Pros: Bottom line up front - if the few limitations of this case don't affect your build, then this is a good option for an attractive case with good airflow. I made a basic installation in this case for my evaluation, including a micro-atx intel motherboard, custom double-wide (approx 240mm) water cooler, nvidia 1060 video card, one hard drive, and one SSD. I had thought I could move my home server to this case since I've had some problems with drive cooling and my current server case, however my home server has 4 hard drives and this case only supports 2 HDDs. I plugged the case fans into my motherboard. I was unable to test out the automatic lighting due to my motherboard not having an rgb controlling connector, however that would be a very nice feature when matched with a newer motherboard that has those connectors for lighting control. What I liked: The SSDs can be mounted behind the motherboard, or inside the case. There are a handful of holes where they can be mounted depending on if you want them to be seen or not. I like the flexibility for fan mounting and the fact that the HDD cage can have a fan blowing air directly over and under the 2 hard drives. This would be great for HDD cooling, and I only wish there was room for 4 HDDs instead of just 2. The fan filters are a nice mesh that feels durable, and are attached with magnets. There is one issue with these, listed below. Overall, my build was very straightforward. I did not have enough room above the motherboard to mount my radiator on top, but the hoses were long enough to mount it in the front. I prefer having hot air exhaust up not forward, but for cooling purposes it is effective enough. Finally, all the metal edges appeared to have been rounded off or deburred so there were very few sharp edges to cut fingers on.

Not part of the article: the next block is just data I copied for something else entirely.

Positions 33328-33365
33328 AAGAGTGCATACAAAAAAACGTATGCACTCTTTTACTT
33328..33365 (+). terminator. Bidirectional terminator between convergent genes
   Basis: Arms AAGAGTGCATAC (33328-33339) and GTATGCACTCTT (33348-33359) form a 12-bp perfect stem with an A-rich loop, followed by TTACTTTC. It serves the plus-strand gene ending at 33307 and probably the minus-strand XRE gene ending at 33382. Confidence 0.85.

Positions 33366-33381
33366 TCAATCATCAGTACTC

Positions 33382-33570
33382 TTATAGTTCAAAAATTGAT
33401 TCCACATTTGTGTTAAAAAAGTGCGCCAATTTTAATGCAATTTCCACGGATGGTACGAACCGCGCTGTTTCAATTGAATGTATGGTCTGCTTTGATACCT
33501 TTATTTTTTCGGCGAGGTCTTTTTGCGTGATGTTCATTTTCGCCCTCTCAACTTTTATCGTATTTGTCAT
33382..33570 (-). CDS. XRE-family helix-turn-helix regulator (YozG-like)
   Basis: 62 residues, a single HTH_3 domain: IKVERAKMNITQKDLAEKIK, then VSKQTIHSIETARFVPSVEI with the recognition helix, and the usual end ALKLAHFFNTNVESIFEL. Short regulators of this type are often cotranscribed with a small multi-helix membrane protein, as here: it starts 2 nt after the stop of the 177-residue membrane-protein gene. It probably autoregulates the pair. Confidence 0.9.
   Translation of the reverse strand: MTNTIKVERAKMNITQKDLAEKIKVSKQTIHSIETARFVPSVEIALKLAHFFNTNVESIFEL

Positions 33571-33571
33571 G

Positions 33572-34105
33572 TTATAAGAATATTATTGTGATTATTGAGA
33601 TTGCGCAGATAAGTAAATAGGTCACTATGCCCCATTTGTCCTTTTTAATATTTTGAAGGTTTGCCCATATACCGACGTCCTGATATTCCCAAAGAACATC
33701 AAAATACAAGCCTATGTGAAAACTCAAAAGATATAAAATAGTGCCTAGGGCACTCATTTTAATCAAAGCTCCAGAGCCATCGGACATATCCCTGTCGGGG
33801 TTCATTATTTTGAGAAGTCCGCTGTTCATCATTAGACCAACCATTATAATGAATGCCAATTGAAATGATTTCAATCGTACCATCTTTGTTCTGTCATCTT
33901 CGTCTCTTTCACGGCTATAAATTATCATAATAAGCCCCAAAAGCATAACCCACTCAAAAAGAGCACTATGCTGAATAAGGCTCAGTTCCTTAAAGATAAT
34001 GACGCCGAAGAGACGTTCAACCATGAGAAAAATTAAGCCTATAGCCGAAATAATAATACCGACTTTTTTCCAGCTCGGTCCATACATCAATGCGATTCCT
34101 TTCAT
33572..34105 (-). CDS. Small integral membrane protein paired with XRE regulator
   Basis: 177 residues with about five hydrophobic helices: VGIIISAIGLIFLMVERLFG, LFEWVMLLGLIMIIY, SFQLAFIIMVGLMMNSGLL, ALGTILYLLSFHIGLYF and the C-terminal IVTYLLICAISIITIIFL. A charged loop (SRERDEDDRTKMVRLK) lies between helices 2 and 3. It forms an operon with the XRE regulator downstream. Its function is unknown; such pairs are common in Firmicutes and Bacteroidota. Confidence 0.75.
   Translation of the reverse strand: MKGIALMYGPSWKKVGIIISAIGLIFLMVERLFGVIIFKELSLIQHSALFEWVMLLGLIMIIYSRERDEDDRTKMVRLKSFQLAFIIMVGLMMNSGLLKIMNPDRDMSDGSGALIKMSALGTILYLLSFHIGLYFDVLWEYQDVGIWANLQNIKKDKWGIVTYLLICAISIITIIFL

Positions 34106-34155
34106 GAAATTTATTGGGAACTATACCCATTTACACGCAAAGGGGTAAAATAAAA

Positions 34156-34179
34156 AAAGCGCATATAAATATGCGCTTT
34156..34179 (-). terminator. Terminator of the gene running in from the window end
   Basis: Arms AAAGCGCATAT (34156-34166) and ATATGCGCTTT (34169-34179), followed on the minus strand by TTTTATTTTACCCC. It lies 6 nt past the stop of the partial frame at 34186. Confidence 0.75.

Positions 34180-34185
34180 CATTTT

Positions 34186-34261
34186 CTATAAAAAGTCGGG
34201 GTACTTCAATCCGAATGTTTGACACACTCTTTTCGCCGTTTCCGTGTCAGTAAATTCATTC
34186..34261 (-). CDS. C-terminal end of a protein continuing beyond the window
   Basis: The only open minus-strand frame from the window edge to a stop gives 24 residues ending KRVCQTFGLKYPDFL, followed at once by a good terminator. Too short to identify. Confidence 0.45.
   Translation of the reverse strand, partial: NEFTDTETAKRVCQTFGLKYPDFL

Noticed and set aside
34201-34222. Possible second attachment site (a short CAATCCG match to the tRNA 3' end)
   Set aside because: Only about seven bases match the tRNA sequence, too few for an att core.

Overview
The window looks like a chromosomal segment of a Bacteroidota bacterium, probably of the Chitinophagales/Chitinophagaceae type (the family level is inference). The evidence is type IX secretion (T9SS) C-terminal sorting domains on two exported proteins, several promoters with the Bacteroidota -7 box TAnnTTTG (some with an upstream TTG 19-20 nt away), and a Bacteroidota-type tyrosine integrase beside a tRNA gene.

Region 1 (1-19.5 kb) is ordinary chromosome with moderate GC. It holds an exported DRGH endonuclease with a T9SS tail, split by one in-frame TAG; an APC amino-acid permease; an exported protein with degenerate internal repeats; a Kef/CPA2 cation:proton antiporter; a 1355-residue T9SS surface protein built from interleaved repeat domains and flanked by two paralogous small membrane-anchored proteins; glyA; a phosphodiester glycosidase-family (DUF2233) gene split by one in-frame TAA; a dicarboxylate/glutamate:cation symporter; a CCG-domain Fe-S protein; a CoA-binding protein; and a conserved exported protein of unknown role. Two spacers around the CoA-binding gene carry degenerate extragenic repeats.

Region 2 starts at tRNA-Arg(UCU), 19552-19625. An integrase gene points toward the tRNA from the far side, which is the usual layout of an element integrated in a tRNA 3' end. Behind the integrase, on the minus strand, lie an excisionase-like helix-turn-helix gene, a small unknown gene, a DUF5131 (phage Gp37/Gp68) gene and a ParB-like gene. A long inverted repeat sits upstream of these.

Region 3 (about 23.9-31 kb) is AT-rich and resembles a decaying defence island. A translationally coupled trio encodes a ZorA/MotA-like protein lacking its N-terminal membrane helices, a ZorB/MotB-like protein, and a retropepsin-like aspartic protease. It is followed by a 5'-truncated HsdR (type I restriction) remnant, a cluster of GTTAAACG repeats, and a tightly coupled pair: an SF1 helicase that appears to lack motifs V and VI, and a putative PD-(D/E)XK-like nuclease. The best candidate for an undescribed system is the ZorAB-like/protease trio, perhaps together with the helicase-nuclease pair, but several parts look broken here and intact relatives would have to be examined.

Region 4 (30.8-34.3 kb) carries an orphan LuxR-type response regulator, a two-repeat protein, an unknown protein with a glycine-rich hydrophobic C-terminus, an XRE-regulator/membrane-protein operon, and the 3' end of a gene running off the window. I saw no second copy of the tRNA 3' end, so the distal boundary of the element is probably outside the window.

Cons: This case has a couple of minor design limits that should be considered, to see if they will be a problem for your build. Other than these limitations I really had no big problems in my test build so I'll just list the issues as I see them. 1. The fan filters are nice mesh screens with magnetic strips to attach them, however the front one requires removal of the front of the case. This isn't really a problem except that it takes a bit of time to carefully un-pin the many plastic clips that hold the front on, and over time I would expect some or all of those clips to break off. Since there is room for 3 front fans and almost any water cooling setup would have a front mounted radiator, this fan filter is going to get dirty and will need cleaning fairly often. 2. Once again we have a case that doesn't have enough space at the top of the case above the motherboard for a top mounted radiator and fans. Most cases, even ones sold as water cooling friendly cases, don't really leave enough space up on top for a radiator and fans without interfering with the motherboard. A water cooler of fairly decent length can be mounted in the front (240mm should be easy, more than that would probably require removing the HDD cage) but that would need longer water cooling hoses that some AIW coolers might not have, and more careful planning than you might have with a more convenient top mounting option. 3. The HDD cage can only hold 2 full size hard drives. HDDs are becoming less and less popular as SSD prices drop, but some people still have more than 2. If that's your situation, then this case will NOT work at all since there is no place at all for more HDD mounting. At least it uses tool-free brackets, and there is room for a front mounted fan to blow directly across the drives so they'd be kept cool with direct airflow. Considering that this case doesn't even have any front panel or optical drive options, I think it would have been possible to add another cage for HDD mounting where there could be good air flow. 4. It's in the specs so you shouldn't be surprised by this, but this case has no way to mount an optical drive or an expansion plate for things like memory card slots or advanced audio IO panels. It's a design choice and if you don't need it then it makes the case easier to work with, but if you need any external connectors that use an older style front mounted panel or an optical drive, then this is not the case for you. 5. This could be a positive or negative, but the side panel is glass not polycarbonate or plexiglass. That means it won't scratch nearly as easily as plastic/plexi/poly but if it breaks you've got a heck of a cleanup job to do. 6. The tray cutouts for power cable routing at the top of the tray don't have the rubber cutout grommets and fillers. The other 2 tray cutouts near the bottom and front do have the rubber grommets. The cutouts have rounded edges so they shouldn't cut the cables but the rubber grommets would have looked nicer.